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June 1, 2007

Judge agrees FCR contractor pursued unsafe demolition, levies fines

Atlantic Yards Report

As if you're not already having trouble keeping all of the lawsuits straight, here's the news on the case regarding Ratner's unsafe demolitions, which shook residents from their beds as workers used a backhoe to knock down the adjacent building.

Readers will remember that the hearing for this bizarre episode featured Ratner's high-powered (read, "high-cost") attorney attempting to get Norman Oder barred from the hearing before trying to spilt hairs to get everyone off. [link]

BackHoeDemo.jpg

For the demolition of 620 Pacific Street and 622 Pacific Street, the contractor had not applied for a mechanical demolition permit, which would not have been issued for 622 Pacific.

At a hard-fought hearing on 3/12/07, a lawyer representing Forest City Ratner acknowledged that the backhoe was used on 620 Pacific, which was adjacent to unoccupied buildings, but said there was no proof the backhoe was used to demolish 622 Pacific, adjacent to the occupied apartment building at 624 Pacific.

That lawyer, Jeffrey Braun, elicited testimony from a representative of Solomon Oliver Mechanical Contracting, who claimed that 622 Pacific was demolished only by hand. However, David Gochfeld, whose fiancee lives in 624 Pacific, took pictures that clearly showed the backhoe being used to demolish 620 Pacific and strongly indicated similar activity at 622 Pacific (photo right and above). A Department of Buildings inspector testified that the evidence backed up that claim, and Gochfeld offered eyewitness testimony.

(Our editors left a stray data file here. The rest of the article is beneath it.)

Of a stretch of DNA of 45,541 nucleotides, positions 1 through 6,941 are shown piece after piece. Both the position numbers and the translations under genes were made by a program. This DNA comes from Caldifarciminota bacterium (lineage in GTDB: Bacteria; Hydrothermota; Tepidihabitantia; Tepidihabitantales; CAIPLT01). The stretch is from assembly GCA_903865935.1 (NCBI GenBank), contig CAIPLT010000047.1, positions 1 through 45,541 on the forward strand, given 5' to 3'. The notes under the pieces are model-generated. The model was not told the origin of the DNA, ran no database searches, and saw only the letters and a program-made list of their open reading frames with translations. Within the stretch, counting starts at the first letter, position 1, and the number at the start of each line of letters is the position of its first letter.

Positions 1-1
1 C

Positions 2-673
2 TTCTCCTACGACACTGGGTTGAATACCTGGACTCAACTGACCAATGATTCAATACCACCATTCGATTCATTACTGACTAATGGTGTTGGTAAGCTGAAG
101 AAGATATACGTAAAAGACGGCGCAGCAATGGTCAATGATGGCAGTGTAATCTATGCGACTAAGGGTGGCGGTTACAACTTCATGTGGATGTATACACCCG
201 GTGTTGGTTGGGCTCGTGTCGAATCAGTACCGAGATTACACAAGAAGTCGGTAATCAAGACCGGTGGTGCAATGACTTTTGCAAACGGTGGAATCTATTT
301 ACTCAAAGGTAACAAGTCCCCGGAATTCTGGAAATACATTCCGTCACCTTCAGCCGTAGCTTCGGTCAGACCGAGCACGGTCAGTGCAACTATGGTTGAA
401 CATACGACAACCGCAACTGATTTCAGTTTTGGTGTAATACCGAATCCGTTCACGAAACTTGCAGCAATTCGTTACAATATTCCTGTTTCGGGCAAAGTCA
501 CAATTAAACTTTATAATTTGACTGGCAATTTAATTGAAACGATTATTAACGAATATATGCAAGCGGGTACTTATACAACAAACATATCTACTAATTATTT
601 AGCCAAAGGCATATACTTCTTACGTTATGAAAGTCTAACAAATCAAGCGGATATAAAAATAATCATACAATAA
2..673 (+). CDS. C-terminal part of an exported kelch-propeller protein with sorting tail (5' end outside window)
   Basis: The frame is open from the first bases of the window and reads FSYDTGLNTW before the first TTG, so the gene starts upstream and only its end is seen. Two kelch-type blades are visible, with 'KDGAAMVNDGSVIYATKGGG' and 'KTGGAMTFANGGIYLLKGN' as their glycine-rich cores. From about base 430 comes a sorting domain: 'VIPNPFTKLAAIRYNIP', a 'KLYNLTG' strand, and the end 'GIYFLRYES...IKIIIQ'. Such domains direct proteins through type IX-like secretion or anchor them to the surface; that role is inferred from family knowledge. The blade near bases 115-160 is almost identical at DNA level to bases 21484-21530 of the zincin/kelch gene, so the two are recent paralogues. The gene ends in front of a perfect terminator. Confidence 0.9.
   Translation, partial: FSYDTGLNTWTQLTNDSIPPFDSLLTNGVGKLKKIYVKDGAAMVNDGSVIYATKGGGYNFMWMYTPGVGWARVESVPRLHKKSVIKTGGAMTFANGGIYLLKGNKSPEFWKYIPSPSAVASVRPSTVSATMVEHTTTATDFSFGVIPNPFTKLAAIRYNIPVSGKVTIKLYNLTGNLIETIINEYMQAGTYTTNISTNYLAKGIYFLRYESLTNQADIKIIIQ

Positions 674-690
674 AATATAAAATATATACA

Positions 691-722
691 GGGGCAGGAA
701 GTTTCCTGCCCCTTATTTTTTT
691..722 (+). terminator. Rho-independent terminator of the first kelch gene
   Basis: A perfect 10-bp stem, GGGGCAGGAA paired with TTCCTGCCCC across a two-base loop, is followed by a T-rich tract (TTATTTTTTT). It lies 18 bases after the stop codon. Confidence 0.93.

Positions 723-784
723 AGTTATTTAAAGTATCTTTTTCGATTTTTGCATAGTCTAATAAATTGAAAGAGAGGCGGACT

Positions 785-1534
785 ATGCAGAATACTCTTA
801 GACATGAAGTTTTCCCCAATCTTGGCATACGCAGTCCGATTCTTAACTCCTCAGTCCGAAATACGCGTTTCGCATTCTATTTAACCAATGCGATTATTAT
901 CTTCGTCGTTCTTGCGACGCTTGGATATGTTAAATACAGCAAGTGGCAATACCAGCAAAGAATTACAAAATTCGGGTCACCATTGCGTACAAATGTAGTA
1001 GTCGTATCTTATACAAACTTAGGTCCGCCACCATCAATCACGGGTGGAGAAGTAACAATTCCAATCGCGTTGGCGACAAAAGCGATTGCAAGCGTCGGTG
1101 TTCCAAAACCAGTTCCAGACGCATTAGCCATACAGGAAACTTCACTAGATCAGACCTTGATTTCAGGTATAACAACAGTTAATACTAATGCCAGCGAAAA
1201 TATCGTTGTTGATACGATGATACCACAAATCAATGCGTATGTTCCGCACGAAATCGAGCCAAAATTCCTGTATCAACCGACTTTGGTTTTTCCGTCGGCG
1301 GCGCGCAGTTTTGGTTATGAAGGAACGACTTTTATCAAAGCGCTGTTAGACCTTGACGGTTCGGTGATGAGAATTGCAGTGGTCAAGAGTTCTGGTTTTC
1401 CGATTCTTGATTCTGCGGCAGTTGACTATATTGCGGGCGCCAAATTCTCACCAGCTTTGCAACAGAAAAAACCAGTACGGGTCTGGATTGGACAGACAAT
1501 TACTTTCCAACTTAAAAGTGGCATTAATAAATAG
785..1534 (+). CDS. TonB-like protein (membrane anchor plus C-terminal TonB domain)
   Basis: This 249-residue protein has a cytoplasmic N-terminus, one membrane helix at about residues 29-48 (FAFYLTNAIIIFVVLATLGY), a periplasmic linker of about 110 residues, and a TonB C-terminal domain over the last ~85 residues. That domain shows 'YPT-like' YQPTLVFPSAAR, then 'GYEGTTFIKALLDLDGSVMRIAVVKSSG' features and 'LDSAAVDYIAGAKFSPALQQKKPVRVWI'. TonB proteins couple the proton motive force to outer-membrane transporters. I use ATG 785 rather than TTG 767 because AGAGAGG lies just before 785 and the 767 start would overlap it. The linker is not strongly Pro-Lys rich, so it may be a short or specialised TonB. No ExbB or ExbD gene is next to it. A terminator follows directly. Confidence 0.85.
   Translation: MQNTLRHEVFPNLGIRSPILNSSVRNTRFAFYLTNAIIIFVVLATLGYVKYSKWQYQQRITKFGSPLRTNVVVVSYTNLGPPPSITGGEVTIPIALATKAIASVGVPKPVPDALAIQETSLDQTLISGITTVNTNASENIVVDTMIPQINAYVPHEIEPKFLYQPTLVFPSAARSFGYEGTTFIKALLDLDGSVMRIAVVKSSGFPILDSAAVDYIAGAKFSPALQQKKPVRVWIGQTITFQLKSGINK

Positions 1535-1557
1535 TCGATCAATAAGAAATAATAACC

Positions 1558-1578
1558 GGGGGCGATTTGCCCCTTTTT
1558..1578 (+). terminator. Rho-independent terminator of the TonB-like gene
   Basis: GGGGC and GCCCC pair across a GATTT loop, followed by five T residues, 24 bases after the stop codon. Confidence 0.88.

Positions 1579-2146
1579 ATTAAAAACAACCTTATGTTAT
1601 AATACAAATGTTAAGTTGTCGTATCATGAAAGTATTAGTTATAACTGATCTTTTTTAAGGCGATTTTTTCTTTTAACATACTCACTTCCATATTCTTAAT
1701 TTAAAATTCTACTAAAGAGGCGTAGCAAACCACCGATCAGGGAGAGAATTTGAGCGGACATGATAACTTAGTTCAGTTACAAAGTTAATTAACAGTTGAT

Administrative Law Judge Helaine Balsam of the Environmental Control Board (ECB), the administrative tribunal that oversees violations issued by city agencies, apparently agreed with the latter arguments. According to notices posted on the ECB web site, she assessed $2000 fines for 620 Pacific, as expected, and also for 622 Pacific, the subject of the hearing.

So, who cares? Apparently Ratner does.

The judge's decision has a symbolic value beyond the total of the fines. In sending a leading land use lawyer to defend the contractor, Forest City Ratner undoubtedly spent more money on legal fees than the fines at issue. In most cases, defendants choose to cut their losses.

However, given the contested nature of Atlantic Yards--and, this was before the fall of the Ward Bakery's parapet in April--the developer apparently wanted to avoid the taint of a violation.

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Posted by lumi at June 1, 2007 11:41 AM